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Cablegate: Avian and Pandemic Influenza Information - Colombia

VZCZCXYZ0001
PP RUEHWEB

DE RUEHBO #0967/01 3291630
ZNR UUUUU ZZH
P 251630Z NOV 05
FM AMEMBASSY BOGOTA
TO RUEAUSA/DEPT OF HHS WASHDC PRIORITY
RUEHC/SECSTATE WASHDC PRIORITY 9957
INFO RUEHBR/AMEMBASSY BRASILIA PRIORITY 6378
RUEHCV/AMEMBASSY CARACAS PRIORITY 6792
RUEHLP/AMEMBASSY LA PAZ NOV 7468
RUEHPE/AMEMBASSY LIMA PRIORITY 2931
RUEHZP/AMEMBASSY PANAMA PRIORITY 8546
RUEHQT/AMEMBASSY QUITO PRIORITY 3486
RUEHGL/AMCONSUL GUAYAQUIL PRIORITY 3346

UNCLAS BOGOTA 010967

SIPDIS

SENSITIVE
SIPDIS

STATE FOR OES/IHA (SINGER/DALEY)
HHS FOR INTERNATIONAL STEIGER/BUDASHEWITZ

E.O. 12958: N/A
TAGS: TBIO SENV ECON EAGR EAID PREL CO
SUBJECT: AVIAN AND PANDEMIC INFLUENZA INFORMATION - COLOMBIA

REF: STATE 209622

Sensitive but unclassified. Not for internet distribution.

1. (U) In response to reftel, Embassy provides the following
responses regarding avian and pandemic influenza preparedness
in Colombia.

--------------------------
PREPAREDNESS/COMMUNICATION
--------------------------

2. (SBU) DOES THE GOVERNMENT HAVE A PREPAREDNESS
PLAN/STRATEGY FOR PREVENTING AVIAN FLU FROM BECOMING A
PANDEMIC AND CONTAINING A PANDEMIC ONCE IT OCCURS? IF THE
COUNTRY HAS A STRATEGY, HOW CAPABLE IS IT OF IMPLEMENTING IT?
PLEASE PROVIDE A COPY OF THE PLAN OR THE INTERNET ADDRESS FOR
THE PLAN.

The Government of Colombia (GOC) issued a Prevention and
Mitigation Plan Against the Impact of an Influenza Pandemic
in September 2005 (September 2005 Plan or Plan). The Plan
was written by the Ministry of Social Protection, which has
responsibility for public health issues. The September 2005
Plan is more of a framework or a "to do" list than a concrete
plan of action. Since issuing the Plan, the GOC has taken
few steps to implement it, but has determined that it will
cost more than 10 billion Colombian pesos (approximately USD
4.5 million). The GOC has not yet allocated these funds.
The September 2005 Plan can be found at the Ministry of
Social Protection,s website in Spanish:
www.minproteccionsocial.gov.co. An English translation of
the Plan has been e-mailed to OES/IHA and WHA/AND.

3. (SBU) HOW TRUTHFUL WILL THE GOVERNMENT BE IN REPORTING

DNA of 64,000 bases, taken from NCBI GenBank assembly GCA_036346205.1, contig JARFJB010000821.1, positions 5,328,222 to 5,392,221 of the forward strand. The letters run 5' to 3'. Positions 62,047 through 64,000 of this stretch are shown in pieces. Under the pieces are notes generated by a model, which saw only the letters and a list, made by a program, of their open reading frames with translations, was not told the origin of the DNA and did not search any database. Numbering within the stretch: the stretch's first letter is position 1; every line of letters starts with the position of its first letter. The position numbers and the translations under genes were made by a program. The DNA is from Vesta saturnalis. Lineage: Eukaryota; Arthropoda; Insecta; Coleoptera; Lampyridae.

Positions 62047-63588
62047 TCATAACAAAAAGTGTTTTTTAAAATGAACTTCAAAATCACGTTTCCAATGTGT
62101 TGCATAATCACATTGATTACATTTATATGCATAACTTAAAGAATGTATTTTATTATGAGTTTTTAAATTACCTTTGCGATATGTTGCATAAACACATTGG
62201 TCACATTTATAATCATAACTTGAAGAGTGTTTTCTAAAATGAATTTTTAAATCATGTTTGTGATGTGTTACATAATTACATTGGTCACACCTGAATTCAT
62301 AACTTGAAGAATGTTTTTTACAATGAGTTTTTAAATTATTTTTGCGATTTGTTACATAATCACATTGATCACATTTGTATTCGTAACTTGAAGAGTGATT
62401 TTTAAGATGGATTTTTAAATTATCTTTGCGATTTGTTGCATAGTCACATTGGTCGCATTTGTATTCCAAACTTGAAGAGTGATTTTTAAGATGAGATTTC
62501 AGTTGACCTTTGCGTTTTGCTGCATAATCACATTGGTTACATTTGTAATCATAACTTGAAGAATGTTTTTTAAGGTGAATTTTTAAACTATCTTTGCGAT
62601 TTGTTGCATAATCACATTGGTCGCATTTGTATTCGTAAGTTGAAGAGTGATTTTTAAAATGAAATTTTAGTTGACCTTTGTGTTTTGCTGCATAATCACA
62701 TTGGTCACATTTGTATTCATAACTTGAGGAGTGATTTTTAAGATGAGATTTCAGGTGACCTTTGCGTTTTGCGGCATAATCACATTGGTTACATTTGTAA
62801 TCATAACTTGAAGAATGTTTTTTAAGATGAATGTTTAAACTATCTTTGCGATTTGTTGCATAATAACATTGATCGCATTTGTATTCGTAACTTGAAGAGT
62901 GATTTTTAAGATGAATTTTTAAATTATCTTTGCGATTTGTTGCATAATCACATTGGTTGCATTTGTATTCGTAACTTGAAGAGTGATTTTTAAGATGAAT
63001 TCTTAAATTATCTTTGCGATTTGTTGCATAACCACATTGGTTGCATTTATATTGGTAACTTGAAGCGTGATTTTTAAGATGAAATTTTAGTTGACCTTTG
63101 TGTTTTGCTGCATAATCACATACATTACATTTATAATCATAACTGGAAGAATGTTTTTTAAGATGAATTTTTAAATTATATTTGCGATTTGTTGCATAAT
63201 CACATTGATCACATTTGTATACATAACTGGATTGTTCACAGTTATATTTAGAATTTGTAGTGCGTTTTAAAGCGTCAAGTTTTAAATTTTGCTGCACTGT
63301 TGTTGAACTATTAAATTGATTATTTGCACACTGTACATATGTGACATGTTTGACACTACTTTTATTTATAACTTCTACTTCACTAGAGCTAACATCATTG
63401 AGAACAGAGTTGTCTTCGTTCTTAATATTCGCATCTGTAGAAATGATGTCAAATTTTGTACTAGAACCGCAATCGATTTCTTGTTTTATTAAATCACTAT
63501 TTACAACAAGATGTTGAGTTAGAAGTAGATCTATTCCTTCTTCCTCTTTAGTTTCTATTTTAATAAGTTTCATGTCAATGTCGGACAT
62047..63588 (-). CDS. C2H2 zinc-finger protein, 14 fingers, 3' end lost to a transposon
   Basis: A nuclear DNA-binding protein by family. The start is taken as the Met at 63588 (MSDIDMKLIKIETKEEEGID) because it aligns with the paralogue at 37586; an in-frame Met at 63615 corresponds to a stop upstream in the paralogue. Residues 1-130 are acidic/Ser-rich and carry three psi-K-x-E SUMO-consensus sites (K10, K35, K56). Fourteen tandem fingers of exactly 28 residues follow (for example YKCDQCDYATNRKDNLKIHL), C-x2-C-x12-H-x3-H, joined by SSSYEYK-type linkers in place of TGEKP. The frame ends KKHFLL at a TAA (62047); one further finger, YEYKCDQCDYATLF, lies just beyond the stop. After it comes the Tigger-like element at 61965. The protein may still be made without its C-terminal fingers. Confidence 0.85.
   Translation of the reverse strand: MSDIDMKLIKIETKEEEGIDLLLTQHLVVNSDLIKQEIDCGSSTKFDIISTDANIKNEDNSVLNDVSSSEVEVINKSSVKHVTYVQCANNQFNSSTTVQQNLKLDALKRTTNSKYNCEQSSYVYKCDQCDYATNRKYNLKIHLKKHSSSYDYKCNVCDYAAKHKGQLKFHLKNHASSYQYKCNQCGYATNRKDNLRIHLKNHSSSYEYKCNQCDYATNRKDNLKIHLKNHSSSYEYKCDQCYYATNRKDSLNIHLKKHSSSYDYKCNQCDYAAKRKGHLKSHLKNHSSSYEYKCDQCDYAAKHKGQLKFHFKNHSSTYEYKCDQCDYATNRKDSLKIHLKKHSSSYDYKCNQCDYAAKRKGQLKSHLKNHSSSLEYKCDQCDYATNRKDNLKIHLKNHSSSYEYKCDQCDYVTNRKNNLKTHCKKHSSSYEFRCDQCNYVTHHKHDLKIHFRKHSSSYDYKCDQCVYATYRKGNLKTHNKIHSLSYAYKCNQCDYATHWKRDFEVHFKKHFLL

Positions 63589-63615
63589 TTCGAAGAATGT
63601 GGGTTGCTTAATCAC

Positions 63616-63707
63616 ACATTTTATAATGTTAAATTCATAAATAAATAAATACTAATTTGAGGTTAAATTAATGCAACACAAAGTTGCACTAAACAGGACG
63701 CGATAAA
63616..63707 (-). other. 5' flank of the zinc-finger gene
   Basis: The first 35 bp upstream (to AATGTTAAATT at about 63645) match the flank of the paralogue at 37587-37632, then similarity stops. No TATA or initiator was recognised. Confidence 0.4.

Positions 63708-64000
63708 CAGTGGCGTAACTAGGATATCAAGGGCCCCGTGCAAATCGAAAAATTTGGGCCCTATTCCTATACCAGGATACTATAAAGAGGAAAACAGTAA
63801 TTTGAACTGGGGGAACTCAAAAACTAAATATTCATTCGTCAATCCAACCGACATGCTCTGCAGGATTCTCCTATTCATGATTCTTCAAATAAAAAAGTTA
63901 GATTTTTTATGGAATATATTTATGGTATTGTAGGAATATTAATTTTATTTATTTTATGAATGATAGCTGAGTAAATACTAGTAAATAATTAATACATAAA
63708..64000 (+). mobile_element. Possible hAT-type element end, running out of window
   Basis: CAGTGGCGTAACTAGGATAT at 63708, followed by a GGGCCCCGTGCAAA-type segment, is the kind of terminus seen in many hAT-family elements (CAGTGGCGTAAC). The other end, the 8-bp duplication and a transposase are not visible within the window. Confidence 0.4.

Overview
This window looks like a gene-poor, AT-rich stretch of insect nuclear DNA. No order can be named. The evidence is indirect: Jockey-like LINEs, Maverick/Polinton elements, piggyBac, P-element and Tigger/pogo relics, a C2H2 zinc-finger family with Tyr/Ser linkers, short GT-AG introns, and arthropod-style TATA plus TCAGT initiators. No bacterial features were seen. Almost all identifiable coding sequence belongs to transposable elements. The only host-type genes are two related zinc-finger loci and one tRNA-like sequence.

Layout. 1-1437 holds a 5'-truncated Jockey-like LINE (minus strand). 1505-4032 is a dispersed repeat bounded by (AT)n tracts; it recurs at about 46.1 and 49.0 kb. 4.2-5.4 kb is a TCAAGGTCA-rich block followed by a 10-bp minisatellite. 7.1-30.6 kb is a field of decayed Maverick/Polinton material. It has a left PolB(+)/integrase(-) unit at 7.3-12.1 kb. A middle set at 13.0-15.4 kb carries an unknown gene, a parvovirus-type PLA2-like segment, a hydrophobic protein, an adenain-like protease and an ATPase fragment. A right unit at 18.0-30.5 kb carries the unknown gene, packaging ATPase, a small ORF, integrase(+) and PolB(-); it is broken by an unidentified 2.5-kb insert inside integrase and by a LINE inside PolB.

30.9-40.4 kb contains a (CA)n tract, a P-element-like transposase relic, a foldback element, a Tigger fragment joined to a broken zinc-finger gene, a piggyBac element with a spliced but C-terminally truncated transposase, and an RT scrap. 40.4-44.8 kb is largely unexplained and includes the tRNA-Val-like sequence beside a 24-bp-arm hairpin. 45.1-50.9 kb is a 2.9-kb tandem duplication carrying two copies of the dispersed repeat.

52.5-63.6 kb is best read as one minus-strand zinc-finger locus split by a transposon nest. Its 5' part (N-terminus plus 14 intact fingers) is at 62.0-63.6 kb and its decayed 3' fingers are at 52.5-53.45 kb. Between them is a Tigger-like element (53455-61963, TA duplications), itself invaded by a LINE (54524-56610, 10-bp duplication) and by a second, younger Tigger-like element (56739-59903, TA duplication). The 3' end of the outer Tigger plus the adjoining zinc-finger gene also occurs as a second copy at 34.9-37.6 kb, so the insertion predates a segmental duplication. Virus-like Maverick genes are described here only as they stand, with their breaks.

THE SCOPE OF ANY DISEASE OUTBREAK AMONG PEOPLE? AMONG
ANIMALS? WHAT INCENTIVES COULD BE OFFERED THAT WOULD LIKELY
RESULT IN MORE TRANSPARENCY?

Recent experience indicates that the GOC is truthful in
reporting disease outbreaks. In early October 2005, the GOC
announced the discovery of a strain of H9 avian flu (later
confirmed to be H9N2, which has a low pathogenicity and is
not harmful to humans) on three farms in Tolima Department.
The Minister of Agriculture immediately sent letters to his
counterparts in the Andean region; the GOC made a general
announcement, which also was carried by local and
international news, a few days later. GOC representatives
told Poloff that they would follow a similar procedure should
there be a human disease outbreak: immediate notification of
neighboring countries followed by a more general announcement.

According to APHIS representatives at post, however, the
international response to Colombia's expeditious and
transparent announcement has caused the poultry industry,
which funds most avian flu surveillance, to be wary of
sharing information about future outbreaks. Within a week of
the Colombian announcement, all neighboring countries closed
their borders to Colombian chicken imports -- before the
scientific assessment of the Tolima strain had been
completed. At a meeting with Poloff and USAID officers,
representatives from several GOC Ministries expressed concern
(and frustration) about the economic effects of announcing
disease outbreaks. They said such consequences would chill
international transparency and asked for U.S. assistance in
encouraging countries not to make major trade decisions
without full scientific information.